US government scraps IANA bidding process
by Kieren McCarthy | 10 Mar 2012 |
Update: The NTIA has said it will relaunch the bid process later this year. Full information.
The US government has cancelled the rebid process for the crucial IANA contract, effective immediately.
The unexpected decision, just days before an announcement was expected, was made through an amendment posted to the RFP process. It leaves the way open for ICANN to announce this week that it has retained the contract, due to end on 31 March.
However it remains unclear why the NTIA cancelled the RFP process "in its entirety" rather than simply award the contract through its RFP terms to ICANN - which is what everyone expected.
By canceling the RFP, many of the changes to the contract - including a schedule of deadlines for improvements - may not apply to a rewarded IANA contract, raising the question: why did the US government bother with the process in the first place?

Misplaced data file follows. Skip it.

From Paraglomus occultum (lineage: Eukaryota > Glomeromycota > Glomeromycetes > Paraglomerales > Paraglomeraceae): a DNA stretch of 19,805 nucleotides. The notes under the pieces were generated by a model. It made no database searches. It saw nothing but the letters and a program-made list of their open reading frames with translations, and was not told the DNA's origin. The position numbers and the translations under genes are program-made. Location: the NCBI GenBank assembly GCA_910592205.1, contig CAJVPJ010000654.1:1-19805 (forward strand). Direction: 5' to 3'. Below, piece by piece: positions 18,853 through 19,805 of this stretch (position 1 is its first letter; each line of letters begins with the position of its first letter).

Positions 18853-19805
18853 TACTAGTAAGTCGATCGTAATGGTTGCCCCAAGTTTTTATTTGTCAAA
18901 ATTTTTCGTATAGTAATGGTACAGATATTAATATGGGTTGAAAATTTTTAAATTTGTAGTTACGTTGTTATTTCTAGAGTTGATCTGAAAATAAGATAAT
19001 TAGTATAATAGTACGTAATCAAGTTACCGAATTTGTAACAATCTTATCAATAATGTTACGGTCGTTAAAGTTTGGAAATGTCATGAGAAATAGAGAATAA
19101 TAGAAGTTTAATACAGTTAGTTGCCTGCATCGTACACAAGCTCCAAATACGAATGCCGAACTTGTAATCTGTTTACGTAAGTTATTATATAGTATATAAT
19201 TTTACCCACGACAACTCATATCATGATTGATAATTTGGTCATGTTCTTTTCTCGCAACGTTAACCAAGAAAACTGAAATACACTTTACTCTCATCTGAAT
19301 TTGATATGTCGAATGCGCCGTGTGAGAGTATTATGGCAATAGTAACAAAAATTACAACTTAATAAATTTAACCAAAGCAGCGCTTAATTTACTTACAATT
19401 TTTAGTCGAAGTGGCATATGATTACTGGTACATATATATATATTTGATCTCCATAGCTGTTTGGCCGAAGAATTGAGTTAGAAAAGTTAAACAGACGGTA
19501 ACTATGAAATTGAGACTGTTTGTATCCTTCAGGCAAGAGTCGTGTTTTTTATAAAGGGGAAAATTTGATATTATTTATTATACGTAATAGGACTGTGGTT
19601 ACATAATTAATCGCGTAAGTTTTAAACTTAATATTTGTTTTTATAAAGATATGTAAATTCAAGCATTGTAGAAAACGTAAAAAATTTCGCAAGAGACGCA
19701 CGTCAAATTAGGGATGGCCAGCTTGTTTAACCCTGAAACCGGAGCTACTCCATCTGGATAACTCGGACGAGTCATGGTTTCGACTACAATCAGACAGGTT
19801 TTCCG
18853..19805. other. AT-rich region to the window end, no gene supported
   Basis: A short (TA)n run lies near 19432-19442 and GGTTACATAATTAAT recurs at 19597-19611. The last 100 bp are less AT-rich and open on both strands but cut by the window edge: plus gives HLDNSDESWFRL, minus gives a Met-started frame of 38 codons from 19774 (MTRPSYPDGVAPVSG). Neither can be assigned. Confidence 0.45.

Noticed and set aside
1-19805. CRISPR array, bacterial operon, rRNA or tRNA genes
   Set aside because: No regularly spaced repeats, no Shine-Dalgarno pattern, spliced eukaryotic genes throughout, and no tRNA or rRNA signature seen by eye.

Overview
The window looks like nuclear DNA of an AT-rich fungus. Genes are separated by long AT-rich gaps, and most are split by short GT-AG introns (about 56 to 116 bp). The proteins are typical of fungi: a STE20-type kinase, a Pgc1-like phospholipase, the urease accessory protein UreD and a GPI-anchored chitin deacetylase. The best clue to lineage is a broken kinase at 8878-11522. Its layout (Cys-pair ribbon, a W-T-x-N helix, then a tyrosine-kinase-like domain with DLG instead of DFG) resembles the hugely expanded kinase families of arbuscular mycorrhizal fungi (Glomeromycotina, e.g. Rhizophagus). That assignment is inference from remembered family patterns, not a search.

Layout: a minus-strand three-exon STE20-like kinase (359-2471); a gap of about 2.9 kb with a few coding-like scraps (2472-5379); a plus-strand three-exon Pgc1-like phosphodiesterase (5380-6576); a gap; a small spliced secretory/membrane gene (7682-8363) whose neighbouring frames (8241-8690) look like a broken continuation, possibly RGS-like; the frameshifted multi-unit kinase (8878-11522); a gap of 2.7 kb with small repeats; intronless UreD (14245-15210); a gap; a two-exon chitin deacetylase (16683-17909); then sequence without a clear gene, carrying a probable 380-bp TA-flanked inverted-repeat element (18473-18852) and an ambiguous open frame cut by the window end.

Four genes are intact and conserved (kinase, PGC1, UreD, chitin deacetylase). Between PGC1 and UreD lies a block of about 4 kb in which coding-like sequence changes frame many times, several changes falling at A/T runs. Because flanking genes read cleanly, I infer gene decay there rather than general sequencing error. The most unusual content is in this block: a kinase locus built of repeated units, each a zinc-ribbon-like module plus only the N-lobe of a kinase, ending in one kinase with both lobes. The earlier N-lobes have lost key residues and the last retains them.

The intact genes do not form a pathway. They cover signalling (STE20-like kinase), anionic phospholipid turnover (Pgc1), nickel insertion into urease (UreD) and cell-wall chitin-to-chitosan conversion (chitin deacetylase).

ICANN has been desperate to retain control of the IANA contract - and so effectively act as the maintainer of the Internet's main directory - and the RFP process was widely seen as a warning shot across ICANN's boughs that it needed to improve and should not take the contract for granted.
In the lead-up to the renewal last year, ICANN seemed to be doing exactly that, telling the US government in the face of its criticism that it should be awarded the contract on a co-operative basis. The demand was publicly dismissed.
Whether ICANN has pulled off an unlikely win and persuaded the NTIA to go that route, we will most likely find out next week at ICANN's conference in Costa Rica. After a tough year in which the organization has been roundly criticized from all sides, it could do with a success story.
What the amendment says
Amendment 3 to the IANA RFP says simply:
"The purpose of this amendment is to cancel RFP SA1301-12-RP-IANA.
"The Department of Commerce (DoC) hereby cancels RFP SA1301-12-RP-IANA in its entirety."
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